What a topic, right? When traveling together, attitudes and behaviours can make or break a relationship. Especially if there is incompatibility from the get-go. Or if the person you are embarking on the trip with is someone unknown to you – regardless of how well vouched for they are.
I recently read a book about a young man who rode with a friend from the United States down to South America and back. It was interesting to see the progression in the pages of how the relationship started out close, but then gradually disintegrated until at the very end of the adventure – they could not wait to get home to get away from each other. If any of you have taken long trips with another companion or companions, it is easy to see how this can take place.
I will start this all off on a personal perspective from my years of motorcycle trips – some short (2 – 3 hours), some long ( 15+ days on the road). I have gone on a number of vacations or rides with close friends, people who have yet to be friends, or people who will never be friends and I have few simple rules. 1 – give me my space. Just became I’m riding with you does not mean I wish to be held in a conversation from the moment I get off the bike to the moment I start the engine again or from the moment my eyes open in the morning to the moment they close at night. 2 – give me my space. Don’t ever crowd my lane or get into my blind spot! Not only are you taking away a possible emergency exit for me if I need it in a traffic situation, but if you hit me because of your own asinine behavior I will never ever trust you again. 3 – Give me my space. Basically, I am a person who loves to ride because one of the aspects of the motorcycle (or motorcycle trip) is that it gives me the peace and quiet I need. I have a very demanding job and people never give me a moment’s rest during my 10 – 14 hour days. If I sit at the breakfast table not saying a word for 5 minutes it is because I have nothing to say.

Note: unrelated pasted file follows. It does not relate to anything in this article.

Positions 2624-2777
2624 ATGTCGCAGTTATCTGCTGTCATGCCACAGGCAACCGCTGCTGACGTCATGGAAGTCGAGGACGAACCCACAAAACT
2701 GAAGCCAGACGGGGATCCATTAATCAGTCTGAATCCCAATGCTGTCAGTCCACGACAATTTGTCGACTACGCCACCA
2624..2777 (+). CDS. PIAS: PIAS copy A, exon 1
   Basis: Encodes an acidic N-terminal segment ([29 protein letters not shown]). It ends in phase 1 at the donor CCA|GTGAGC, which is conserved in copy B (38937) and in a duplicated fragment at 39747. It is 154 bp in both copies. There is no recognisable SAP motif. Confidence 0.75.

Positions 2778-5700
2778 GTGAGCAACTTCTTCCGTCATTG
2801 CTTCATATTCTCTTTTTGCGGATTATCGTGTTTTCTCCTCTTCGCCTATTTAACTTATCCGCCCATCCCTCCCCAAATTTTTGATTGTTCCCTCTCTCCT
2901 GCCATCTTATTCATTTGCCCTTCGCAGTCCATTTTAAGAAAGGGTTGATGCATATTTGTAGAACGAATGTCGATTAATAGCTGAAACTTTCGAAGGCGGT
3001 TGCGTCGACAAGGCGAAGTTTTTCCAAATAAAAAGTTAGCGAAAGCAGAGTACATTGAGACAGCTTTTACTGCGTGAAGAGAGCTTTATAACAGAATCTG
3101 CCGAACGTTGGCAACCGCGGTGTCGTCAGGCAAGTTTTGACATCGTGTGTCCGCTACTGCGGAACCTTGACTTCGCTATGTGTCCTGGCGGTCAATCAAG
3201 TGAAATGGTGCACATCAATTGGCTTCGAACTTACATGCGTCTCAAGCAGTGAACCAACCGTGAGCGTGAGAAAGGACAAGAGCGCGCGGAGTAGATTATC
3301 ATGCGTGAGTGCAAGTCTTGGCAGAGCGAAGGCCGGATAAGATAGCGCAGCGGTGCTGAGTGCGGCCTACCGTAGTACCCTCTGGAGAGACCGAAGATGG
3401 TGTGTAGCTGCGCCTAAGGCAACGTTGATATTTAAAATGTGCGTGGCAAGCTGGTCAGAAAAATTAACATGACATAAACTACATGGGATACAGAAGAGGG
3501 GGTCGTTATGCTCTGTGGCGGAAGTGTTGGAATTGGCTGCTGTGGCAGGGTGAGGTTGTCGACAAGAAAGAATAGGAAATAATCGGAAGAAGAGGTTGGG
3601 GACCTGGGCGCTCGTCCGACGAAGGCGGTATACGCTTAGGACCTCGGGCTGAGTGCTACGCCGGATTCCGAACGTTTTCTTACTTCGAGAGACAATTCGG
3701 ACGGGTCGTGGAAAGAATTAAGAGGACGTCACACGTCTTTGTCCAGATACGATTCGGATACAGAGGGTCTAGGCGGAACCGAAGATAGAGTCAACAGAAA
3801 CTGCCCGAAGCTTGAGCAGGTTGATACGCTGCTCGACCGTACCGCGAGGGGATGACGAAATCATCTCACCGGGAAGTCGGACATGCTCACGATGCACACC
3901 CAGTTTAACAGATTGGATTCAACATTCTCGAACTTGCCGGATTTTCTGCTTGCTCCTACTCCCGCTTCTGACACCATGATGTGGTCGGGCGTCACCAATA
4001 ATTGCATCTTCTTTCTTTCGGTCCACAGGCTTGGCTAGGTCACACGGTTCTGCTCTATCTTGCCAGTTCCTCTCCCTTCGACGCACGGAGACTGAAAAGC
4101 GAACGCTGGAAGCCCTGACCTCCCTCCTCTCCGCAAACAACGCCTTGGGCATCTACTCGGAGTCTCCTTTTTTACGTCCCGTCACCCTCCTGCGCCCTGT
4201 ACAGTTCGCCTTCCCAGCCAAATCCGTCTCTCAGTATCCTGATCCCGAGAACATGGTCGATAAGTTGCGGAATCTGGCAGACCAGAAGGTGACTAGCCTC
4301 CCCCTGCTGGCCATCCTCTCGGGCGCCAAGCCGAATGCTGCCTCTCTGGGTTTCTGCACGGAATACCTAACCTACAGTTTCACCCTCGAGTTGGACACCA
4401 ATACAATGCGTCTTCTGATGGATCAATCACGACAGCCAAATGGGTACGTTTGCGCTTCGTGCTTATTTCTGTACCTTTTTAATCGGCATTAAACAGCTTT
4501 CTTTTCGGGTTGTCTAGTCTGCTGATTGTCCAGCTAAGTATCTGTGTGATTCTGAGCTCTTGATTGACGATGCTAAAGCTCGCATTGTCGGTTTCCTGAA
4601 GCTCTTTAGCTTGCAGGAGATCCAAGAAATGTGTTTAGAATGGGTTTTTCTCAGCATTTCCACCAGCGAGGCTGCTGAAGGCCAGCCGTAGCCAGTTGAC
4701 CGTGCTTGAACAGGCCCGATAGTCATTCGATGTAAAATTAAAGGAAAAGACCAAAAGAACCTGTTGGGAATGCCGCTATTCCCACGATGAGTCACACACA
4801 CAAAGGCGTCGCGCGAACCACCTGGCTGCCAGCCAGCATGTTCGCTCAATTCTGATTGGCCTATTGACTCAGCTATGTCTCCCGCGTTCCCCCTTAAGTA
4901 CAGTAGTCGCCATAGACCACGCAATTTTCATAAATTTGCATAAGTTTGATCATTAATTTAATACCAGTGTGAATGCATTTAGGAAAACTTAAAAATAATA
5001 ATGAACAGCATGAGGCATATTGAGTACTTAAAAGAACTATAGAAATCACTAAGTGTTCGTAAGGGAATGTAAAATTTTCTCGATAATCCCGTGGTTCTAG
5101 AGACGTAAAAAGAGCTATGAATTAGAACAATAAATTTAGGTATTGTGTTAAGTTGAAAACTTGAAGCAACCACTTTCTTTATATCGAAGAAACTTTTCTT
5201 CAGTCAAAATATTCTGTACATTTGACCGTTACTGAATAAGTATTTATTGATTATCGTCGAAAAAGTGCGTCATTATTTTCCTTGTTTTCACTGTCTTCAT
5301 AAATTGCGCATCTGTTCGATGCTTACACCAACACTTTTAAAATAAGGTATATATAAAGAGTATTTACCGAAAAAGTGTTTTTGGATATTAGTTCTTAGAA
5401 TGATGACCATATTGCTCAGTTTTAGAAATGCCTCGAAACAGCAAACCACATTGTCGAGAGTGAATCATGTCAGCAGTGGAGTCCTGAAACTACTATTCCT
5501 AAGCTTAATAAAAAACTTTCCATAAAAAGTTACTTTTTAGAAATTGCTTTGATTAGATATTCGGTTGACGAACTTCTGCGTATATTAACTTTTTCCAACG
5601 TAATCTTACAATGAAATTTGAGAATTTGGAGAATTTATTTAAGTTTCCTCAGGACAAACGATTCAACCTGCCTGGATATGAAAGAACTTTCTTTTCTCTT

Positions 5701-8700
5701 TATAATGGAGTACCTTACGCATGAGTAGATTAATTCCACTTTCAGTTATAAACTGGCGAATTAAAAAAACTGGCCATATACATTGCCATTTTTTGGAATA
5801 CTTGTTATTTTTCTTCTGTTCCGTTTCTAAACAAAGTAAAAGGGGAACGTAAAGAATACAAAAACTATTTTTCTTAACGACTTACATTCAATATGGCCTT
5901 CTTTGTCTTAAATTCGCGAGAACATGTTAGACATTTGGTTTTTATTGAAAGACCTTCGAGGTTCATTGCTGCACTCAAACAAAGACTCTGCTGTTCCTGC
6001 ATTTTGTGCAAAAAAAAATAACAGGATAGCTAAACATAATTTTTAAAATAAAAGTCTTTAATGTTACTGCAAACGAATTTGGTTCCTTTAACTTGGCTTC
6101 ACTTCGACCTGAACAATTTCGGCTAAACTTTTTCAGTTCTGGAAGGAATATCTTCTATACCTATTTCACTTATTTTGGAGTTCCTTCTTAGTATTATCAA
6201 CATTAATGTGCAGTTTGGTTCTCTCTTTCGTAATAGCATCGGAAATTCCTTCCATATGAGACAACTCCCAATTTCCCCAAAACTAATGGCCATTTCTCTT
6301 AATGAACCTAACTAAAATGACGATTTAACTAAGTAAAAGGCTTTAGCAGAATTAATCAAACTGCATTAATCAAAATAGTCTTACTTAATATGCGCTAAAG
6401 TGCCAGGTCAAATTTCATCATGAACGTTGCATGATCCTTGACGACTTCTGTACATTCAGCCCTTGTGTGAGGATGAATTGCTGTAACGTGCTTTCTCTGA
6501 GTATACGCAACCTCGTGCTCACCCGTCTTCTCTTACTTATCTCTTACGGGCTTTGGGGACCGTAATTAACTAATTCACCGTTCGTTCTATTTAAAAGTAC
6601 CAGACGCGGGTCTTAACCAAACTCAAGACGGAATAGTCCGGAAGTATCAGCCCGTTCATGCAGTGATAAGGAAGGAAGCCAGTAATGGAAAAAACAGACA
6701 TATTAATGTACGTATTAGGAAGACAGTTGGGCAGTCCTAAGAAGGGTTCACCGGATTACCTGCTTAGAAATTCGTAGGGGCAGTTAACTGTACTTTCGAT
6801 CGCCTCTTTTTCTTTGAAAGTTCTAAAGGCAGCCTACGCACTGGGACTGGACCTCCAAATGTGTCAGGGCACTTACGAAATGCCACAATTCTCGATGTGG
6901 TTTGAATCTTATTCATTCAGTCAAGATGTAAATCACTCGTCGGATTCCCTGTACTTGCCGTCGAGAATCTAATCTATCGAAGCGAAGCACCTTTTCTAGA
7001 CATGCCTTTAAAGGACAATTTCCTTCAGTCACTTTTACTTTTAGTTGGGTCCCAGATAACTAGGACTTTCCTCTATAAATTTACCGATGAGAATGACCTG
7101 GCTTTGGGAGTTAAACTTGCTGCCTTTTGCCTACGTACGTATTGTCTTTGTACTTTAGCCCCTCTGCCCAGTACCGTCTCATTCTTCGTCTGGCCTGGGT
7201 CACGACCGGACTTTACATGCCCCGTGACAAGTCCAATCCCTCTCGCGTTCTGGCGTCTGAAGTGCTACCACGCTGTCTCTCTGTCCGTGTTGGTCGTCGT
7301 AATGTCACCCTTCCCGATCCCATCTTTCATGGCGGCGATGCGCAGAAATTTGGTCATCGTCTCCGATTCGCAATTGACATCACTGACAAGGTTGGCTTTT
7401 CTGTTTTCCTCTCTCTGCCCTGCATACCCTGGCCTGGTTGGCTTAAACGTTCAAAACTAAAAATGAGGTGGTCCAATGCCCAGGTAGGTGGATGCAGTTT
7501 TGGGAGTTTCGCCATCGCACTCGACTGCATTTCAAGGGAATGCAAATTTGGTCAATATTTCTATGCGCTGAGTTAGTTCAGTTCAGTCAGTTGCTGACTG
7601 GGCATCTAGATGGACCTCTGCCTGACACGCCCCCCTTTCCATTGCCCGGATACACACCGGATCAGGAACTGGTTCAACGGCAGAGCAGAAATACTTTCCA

How to avoid this?
1- Set the ground rules and be very clear. 2 – Stick to the ground rules. Personally I am not a morning person who likes to talk or chatter. My preferred way of spending my morning is being quiet and restful. 3. Don’t touch my stuff 4. Just because I’m your riding companion does not mean we have to be inseparable. Just because I want to go to a movie or see a show or go have sushi for supper or the local cuisine, that does not mean everyone has to. Neither should one person have to withdraw from experiencing the local culture just because the rest of the group does not want to partake. – 5 – Don’t judge. 6- Be very clear in your communication as to what your feelings are.
7 – Listen well. Familiarity breeds contempt sometimes and as humans we have a tendency to assume that just because we like things a certain way, means everyone else likes it that way as well. There should be some time set aside every day for each person to spend time doing what they want to do.
In the end, there might be absolutely nothing you can do that will make the new addition/ride companion understand that you are not their new Siamese twin or bestest, most-wonderful friend in the world. Be prepared to cut your loses and enjoy the fact that, in all likelihood, you will never have to see this person ever again once the ride is over.